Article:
Teacher

Watertown High School Spanish teacher Michael Del Bosco stands with Wilson County Schools Director Donna Wright after being named Teacher of the Year at Friday’s annual teacher recognition dinner at Cumberland University.

Watertown High School educator Michael Del Bosco was named Wilson County Teacher of the Year at Friday’s annual teacher recognition dinner.

The event is sponsored by Wilson County Motors and CedarStone Bank.

A longtime educator with Wilson County Schools, Del Bosco taught at Lebanon High School for 14 years and has been with WHS for the last three years.

Among his duties at WHS include instruction in Spanish 1, 2 and 3 (Honors and Regular). He’s also instrumental in helping students prepare for their educations after high school by teaching ACT prep courses.

His love for teaching starts with laying foundations that help build quality relationships.

“Teaching does and is so many things; teaching functions best within good relationships — with administrators, other teachers, and, first and foremost, students,” said Del Bosco. “I know that I can influence and impact the lives of young people in a meaningful and affirmative way in my classroom, at school, and beyond; my students know that I am there to support, motivate, and care for them as students, young adults, and human beings. I try to encourage my students all that I can in class and about anything going on in their lives-because it is just so important to hear words of encouragement from people that care about and love them. I build a positive relationship with each of my students in this way and by talking to them in and outside of class. I love teaching because of the students--building relationships with them is so important and powerful for their futures. You never know the power and impact you can have on your students--it could lead to anything negative or positive. So, I try to impact them all positively! It’s just so important.”

Del Bosco admits teaching is something that he walked into, not knowing what to expect, but he’s so glad he chose that profession. He credits his educational path in college as helping him round out his overall teaching abilities today.

“I was always a good student, so I thought maybe I’d be a good teacher. I loved school on all levels. I graduated from UT-Martin with a double major degree in philosophy and Spanish,” said Del Bosco “I thought that Spanish would be the more practical of the things that I could teach in high school. So, I went with that. My philosophy degree serves me very well when dealing with all kinds of people — including students. It just makes life better by understanding how things work in the world — especially with people. I try to treat everyone like they want to be treated along with trying to educate them. It has served me well.”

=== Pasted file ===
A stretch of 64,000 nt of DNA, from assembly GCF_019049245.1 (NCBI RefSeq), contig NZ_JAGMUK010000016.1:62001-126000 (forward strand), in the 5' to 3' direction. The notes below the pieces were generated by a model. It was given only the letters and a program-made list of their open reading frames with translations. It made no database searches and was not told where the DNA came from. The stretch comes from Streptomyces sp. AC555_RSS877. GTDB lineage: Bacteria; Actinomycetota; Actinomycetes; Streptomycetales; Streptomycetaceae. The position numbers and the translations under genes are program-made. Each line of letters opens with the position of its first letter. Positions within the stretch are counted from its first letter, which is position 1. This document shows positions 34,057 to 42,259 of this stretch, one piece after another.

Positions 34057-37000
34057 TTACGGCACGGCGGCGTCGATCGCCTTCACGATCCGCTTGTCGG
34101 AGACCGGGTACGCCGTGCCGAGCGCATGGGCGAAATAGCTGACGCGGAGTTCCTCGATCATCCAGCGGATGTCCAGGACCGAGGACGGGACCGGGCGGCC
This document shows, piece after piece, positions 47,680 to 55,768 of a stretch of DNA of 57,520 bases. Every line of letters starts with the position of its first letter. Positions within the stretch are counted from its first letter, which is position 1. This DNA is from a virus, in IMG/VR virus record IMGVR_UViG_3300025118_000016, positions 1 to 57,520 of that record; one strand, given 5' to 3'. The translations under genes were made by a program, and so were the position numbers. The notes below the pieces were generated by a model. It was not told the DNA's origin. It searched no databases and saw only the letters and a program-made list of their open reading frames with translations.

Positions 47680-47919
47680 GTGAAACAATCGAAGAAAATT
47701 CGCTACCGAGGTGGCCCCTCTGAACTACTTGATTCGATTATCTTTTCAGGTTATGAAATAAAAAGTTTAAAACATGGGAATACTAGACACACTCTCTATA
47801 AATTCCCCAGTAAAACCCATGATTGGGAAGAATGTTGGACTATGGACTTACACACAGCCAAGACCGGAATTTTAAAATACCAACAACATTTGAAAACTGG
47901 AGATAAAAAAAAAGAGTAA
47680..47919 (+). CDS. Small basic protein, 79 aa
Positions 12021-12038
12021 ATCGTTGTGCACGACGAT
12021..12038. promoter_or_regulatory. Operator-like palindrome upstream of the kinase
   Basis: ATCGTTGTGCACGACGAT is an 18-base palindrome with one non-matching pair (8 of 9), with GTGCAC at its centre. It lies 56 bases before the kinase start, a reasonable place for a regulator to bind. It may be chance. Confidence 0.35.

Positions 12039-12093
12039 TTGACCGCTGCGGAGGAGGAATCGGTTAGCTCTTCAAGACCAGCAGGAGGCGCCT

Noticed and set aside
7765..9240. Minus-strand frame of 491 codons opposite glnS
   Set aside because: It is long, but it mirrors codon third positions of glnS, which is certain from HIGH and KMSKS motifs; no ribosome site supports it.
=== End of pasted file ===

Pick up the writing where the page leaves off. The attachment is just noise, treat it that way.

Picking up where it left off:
With so many highly talented teachers nominated for this award on a yearly basis, Del Bosco said he is humbled by the award.

“It is extremely special. I know there are many other deserving teachers in our county. Several years back, while I was teaching at Lebanon High School, I won teacher of the year there for that school. I made it to the big county award program like last Friday and was disappointed at not winning overall then,” he said. “But I knew my chances were small — again — because there are so many good teachers in our county. So, after receiving the honor and recognition of being Watertown High School Teacher of the Year this past year, I tried harder this time to better tell my story of being a teacher. I tried to mentally prepare myself for whatever happened. I knew that I did my best. I was happy with that. So, when they started reading off the quotes from the recommendation letters, I figured it out. It was amazing! I felt honored. I felt like all the hard work and relationship building had so paid off.”

A large banquet is usually held in the spring for this event, however a combination of tornado cleanup, then the ongoing pandemic forced the banquet to be moved to July. This year’s dinner at Cumberland University was scaled down significantly to comply with pandemic safety guidelines.

With the upcoming school year filled with uncertainties, and anything but a typical and normal year, Del Bosco has this advice for students across Wilson County, “Be patient. Stay safe. Try your best. We, your teachers, love and care about you. We are here for you. Please, don’t hesitate to ask us for whatever you need.”

Del Bosco loves to travel, but now enjoys doing things much closer to home due to the ongoing pandemic. A lover of books, video games, hockey and football — his true love is his wife Frankie.

“She means the world to me and has done so much to help me through the years,” he said.

Frankie Del Bosco teaches world history at Lebanon High School.

Each year, a teacher in every school throughout the county, both public and private, is selected from his/her peers as its teacher of the year. Those teachers complete a packet that details their experience, teaching philosophy and community involvement. Those packets are then delivered to Cumberland University where a panel of education faculty chooses one of the teachers as the Wilson County Teacher of the Year. This is the 22nd year that the award has been given.

— Submitted to the Democrat

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